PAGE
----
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Keep your enemies closer

In public Reagan reviled them, but in private he sought to talk to our foes.

April 06, 2008|Melvyn P. Leffler | Melvyn P. Leffler is the co-chairman of the Governing America in a Global Era program at the University of Virginia and the author of "For the Soul of Mankind: the United States, the Soviet Union, and the Cold War."

Should the next president talk to the country's enemies?

Barack Obama stresses that he would. Hillary Rodham Clinton equivocates but basically would be averse to premature talks with our adversaries.

John McCain, the presumptive GOP nominee, did not address the issue in his recent speech to the Los Angeles World Affairs Council. But the Bush administration has been clear about its approach: Rather than engage our enemies, it has preferred to revile and isolate them. That's what it did to Iraq before invading it and to North Korea before joining six-party talks to rid it of nuclear warheads, and what it still does to Iran. And there has been no effort to engage Raul Castro, Cuba's new leader.

One former president, whose name has frequently come up in the presidential campaign as an object of near-veneration, talked to the country's enemies. He was Ronald Reagan, and we can learn much from his approach.

Reagan enjoyed publicly denouncing the Soviet Union. At his first news conference as president, he railed against that country's communist leaders, who reserved "the right to commit any crime, to lie, to cheat" and believed in "treachery, deceit, destruction and bloodshed." On another occasion -- in one of his most famous speeches -- he said they were "the focus of evil in the modern world."

During his eight years in the White House, Reagan dramatically raised U.S. military spending, invaded Grenada, deployed a new generation of missiles to our allies in Europe and aided the mujahedin in Afghanistan and the Contras in Nicaragua. In March 1983, he announced a new strategic defense initiative -- Star Wars.

All this is well known. What is not as well known is the other Ronald Reagan, the one who persistently sought to negotiate with the men who ran the evil empire. Housed in the Reagan Presidential Library and Museum is a trove of evidence concerning his efforts to talk to the nation's enemies, including a series of letters that he wrote to Soviet leaders, often in his own hand to underscore their authenticity.

What did Reagan say to Leonid Brezhnev, Yuri Andropov and Konstantin Chernenko? He told each of them that, notwithstanding the differences between the United States and the U.S.S.R., there was much to talk about. Common problems could be discussed across the ideological chasm. The "fact that neither of us likes the other," he said in a January 1984 speech, "is no reason to refuse to talk. Living in this nuclear age makes it imperative that we do talk."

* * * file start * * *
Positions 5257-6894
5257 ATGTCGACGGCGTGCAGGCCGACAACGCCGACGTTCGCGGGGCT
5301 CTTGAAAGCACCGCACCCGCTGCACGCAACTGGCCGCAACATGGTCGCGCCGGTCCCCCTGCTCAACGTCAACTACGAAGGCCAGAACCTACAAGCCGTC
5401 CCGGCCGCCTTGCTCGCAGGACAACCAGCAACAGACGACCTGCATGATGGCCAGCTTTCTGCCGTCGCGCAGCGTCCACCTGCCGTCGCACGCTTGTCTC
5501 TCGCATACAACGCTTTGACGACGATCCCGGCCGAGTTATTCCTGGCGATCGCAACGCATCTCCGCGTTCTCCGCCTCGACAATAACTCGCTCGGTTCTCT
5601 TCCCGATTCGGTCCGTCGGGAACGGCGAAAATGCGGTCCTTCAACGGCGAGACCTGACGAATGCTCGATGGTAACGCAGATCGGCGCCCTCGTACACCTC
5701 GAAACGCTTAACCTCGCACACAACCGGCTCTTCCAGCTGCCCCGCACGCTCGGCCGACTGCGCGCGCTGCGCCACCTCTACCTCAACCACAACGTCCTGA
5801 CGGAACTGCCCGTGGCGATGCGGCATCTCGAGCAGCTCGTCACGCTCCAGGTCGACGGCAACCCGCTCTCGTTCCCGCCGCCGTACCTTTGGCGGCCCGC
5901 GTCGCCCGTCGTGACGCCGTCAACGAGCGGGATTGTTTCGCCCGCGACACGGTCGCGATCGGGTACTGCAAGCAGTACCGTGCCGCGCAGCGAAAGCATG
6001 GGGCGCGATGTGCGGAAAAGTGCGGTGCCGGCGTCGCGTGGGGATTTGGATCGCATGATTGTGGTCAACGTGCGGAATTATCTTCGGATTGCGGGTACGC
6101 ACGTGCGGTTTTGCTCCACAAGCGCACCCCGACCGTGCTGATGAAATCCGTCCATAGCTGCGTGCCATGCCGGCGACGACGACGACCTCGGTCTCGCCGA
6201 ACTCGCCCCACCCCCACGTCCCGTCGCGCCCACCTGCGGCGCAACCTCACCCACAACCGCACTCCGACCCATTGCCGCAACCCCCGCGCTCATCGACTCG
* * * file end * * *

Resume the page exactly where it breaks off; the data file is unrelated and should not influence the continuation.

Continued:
To Brezhnev, Reagan wrote in April 1981 that he was lifting the grain embargo on the Soviet Union and seeking dialogue. "The peoples of the world, despite differences in racial and ethnic origins, have very much in common. ... Should we not be concerned with eliminating the obstacles which prevent our people from achieving their most cherished goals?"

And when Andropov, Brezhnev's successor, died in February 1984, Reagan quickly wrote to the new Soviet leader, Chernenko, "I have no higher goal than the establishment of a relationship between our two great nations characterized by constructive cooperation." In another letter, Reagan said the two nations should look "for specific areas in which we can move our relationship in a more positive direction."

Within his administration, Reagan's desire to talk to the enemy encountered bitter opposition. The president's close friend, Secretary of Defense Caspar Weinberger, hated the idea. But Reagan pressed forward. The U.S. had to be strong, Reagan insisted, but the purpose of its strength was to talk.

As Reagan's determination to talk to the country's main adversary grew, he came to understand the evil empire in ways that surprised him. The Soviets, he learned, were frightened of his actions. Indeed, we now know from British and U.S. intelligence reports that the autumn of 1983 was the second-scariest time in the Cold War. That's when the U.S. military exercise Able Archer tested command and communications procedures for firing nuclear weapons in wartime, raising fears in the Kremlin that Reagan might be preparing a surprise attack.

Reagan was astonished. He wrote in his autobiography: "Three years had taught me something surprising about the Russians. Many people at the top of the Soviet hierarchy were genuinely afraid of America and Americans. Perhaps this shouldn't have surprised me, but it did."

Was his new insight correct? He began asking visiting emissaries: Were the Soviets really afraid of U.S. power? Again and again, he was told that they were.

He had heard, Reagan wrote Chernenko in March 1984, that the Soviet leader hoped history would recall "us as leaders known to be good, wise and kind. Nothing is more important to me, and we should take steps to bring this about."

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